Located in Bloomfield, New Mexico, near the “Four Corners” region consisting of the southwestern corner of Colorado, southeastern corner of Utah, northeastern corner of Arizona, and northwestern corner of New Mexico, the project is a 3.5-million-gallons-per-day (mgd) greenfield water treatment plant with capacity for upgrade to 5.4 mgd at final build-out. Other features include 21,400 linear feet (lf) of raw and finished water pipeline conveyance and a regulation tank.
The project will divert 37,376 acre-feet of water annually from the San Juan River Basin and convey it via approximately 280 miles of pipeline, several pumping plants, and two water treatment plants (of which Cutter Reach 21 WTP is the first of the two water treatment plants to come online).
The project was authorized for construction by the Omnibus Public Lands Management Act of 2009 (P.L. 111-11) on March 30, 2009, as a major component of the Navajo Nation San Juan River Basin Water Rights Settlement in New Mexico.
As one of the 14 infrastructure projects identified by the Obama administration to be expedited through the permitting and environmental review process, Reclamation is working with federal, non-federal, and tribal entities to facilitate construction activities as soon as possible.
These areas currently rely on a rapidly depleting groundwater supply that is of poor quality and inadequate to meet the current and future demands of more than 43 Navajo chapters, the city of Gallup, and the Teepee Junction area of the Jicarilla Apache Nation. Groundwater levels for the city of Gallup have dropped approximately 200 feet over the past 10 years and over 40 percent of Navajo Nation households rely on hauling water to meet their daily needs. Inadequate water supply also impacts the ability of the Jicarilla Apache people to live and work outside the reservation town of Dulce.
No one needs to be reminded that water is essential for life. Water in the Four Corners region is in short supply for many communities and available water is often of poor quality. In order to mitigate water contamination and scarcity, the Navajo-Gallup Water Supply Project was conceived, and a significant portion of the project, the Cutter Lateral, is near completion in Summer 2020. Multiple state and federal agencies are involved with this massive project. The Cutter Lateral will soon deliver potable water to communities in San Juan, Sandoval, and Rio Arriba Counties.
The water treatment process is designed to remove inorganic, organic, and microbial contaminants in accordance with Federal Safe Drinking Water Act regulations for the protection of public health. Water conveyed from Navajo Reservoir to Cutter Reservoir near Bloomfield, New Mexico, will be pumped through a series of two pumping plants to the treatment plant, where it will be initially treated by clarification and filtration. This treatment removes small particles and microorganisms before it is disinfected and distributed to the receiving communities by the Navajo Tribal Utility Authority. The small particles and microorganisms that are removed, referred to as “solids,” will be trucked to a nearby landfill to be disposed of properly. The new water treatment plant includes a process operation building, a control room, administrative offices, a laboratory, and maintenance facilities. The state-of-the-art treatment plant has been designed to treat 3.5 mgd initially (Phase 1) and can be expanded to 5.4 mgd to meet future demands (Phase 2). Water from the project will be used for municipal, industrial, and domestic purposes.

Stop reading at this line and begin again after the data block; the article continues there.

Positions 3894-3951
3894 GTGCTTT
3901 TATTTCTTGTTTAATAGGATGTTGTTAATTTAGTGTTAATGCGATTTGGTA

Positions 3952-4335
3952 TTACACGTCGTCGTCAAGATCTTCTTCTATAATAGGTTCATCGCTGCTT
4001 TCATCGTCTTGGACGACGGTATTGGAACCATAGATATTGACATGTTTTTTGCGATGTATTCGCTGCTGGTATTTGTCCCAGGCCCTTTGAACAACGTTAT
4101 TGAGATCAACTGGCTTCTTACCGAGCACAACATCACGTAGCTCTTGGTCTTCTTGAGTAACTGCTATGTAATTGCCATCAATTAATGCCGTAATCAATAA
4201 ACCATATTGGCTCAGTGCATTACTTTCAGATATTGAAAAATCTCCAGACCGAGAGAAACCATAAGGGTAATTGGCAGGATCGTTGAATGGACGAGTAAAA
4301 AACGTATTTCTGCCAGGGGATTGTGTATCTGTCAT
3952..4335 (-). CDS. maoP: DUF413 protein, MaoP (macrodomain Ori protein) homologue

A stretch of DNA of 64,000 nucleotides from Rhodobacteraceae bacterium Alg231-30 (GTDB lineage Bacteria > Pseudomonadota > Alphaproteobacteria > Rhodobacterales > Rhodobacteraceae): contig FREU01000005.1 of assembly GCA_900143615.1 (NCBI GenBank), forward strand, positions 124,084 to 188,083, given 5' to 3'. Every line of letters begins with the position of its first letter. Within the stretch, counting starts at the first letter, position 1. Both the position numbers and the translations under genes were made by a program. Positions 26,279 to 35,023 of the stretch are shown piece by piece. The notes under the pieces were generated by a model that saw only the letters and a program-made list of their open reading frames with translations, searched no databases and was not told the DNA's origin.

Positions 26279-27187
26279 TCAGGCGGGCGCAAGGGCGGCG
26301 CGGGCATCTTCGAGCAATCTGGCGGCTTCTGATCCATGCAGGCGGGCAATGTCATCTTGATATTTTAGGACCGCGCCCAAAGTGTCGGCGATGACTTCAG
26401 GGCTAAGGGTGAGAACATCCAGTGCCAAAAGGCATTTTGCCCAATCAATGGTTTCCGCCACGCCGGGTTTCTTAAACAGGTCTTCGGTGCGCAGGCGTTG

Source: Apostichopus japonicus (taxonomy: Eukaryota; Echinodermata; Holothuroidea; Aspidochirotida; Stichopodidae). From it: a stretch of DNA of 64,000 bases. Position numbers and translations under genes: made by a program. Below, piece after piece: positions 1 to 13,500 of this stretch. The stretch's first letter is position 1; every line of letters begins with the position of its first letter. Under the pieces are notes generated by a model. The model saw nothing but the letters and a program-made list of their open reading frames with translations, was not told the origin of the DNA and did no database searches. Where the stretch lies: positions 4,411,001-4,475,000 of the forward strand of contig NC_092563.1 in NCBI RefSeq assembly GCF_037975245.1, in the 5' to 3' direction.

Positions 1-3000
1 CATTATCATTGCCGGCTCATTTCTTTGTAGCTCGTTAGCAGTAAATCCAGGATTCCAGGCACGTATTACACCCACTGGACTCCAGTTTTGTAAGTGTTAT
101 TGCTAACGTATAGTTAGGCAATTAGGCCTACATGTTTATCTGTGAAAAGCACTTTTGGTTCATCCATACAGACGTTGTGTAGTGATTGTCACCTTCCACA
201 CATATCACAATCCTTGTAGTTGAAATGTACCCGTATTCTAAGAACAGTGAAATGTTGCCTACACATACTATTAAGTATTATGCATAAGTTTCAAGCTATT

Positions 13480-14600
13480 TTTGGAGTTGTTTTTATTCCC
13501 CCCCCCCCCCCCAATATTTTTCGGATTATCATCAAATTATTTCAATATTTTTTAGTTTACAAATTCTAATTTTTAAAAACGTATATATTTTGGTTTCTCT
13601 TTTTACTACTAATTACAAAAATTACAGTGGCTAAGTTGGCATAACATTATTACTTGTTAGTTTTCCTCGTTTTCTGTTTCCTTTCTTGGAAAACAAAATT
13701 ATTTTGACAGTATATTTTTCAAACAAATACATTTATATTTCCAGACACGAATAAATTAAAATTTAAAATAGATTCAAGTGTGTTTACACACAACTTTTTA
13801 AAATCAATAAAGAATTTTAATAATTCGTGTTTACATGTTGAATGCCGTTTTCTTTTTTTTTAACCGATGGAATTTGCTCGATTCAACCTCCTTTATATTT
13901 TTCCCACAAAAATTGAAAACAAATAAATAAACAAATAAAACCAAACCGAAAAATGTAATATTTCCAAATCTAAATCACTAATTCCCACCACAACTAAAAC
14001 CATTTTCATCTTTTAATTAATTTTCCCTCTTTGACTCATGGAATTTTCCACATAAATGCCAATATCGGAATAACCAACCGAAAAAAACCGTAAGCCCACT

The $1.5B Navajo-Gallup Water Supply Project (NGWSP) will provide a reliable long-term municipal and industrial water supply to the eastern section of the Navajo Nation, southwestern portion of the Jicarilla Apache Nation, and the city of Gallup, New Mexico. These areas currently rely on rapidly depleting groundwater of poor quality that is inadequate to meet current and future demands of more than 43 Navajo chapters including Fort Defiance and Window Rock in Arizona, the city of Gallup, New Mexico, and the Teepee Junction area of the Jicarilla Apache Nation. It is anticipated that between 100-150 jobs were created. This allowed for Navajo Nation to participate in both craft and non-craft worker jobs.
The NGWSP is designed to provide a long-term sustainable water supply to meet the future population needs of approximately 250,000 people in these communities by the year 2040 through the annual delivery of 37,764 acre-feet of water from the San Juan Basin. The project’s eastern branch will divert approximately 4,645 acre-feet of water annually with no return flow to the San Juan River.
The project has been delivered with over 350,000 man-hours with no lost time since project notice to proceed (NTP) in Oct 2018. The Cutter Lateral Reach 21 WTP is a critical component of the Eastern Navajo Nation for reliable safe, potable drinking water. This is the first and only design-build project (to date) delivered to this client for the NGWSP Capital Improvements Program. The NGWSP has well over 20 bid-build contracts. Through a fixed-price design-build (FPDB) delivery, Jacobs was able to fast-track schedule and provide cost savings to the owner with a single integrated source accountability so upstream and downstream separate contracts could tie in with the necessary infrastructure that the owner could coordinate with Jacobs as their design-builder. This FPDB delivery method offered the best competitive and local market procurement while also allowing small business and Indian preference craft and non-craft workers to participate. Archer Western Construction, our civil, structural, mechanical, and architectural subcontracting partner, provided cost certainty and controlled their schedule using local Indian preference workers.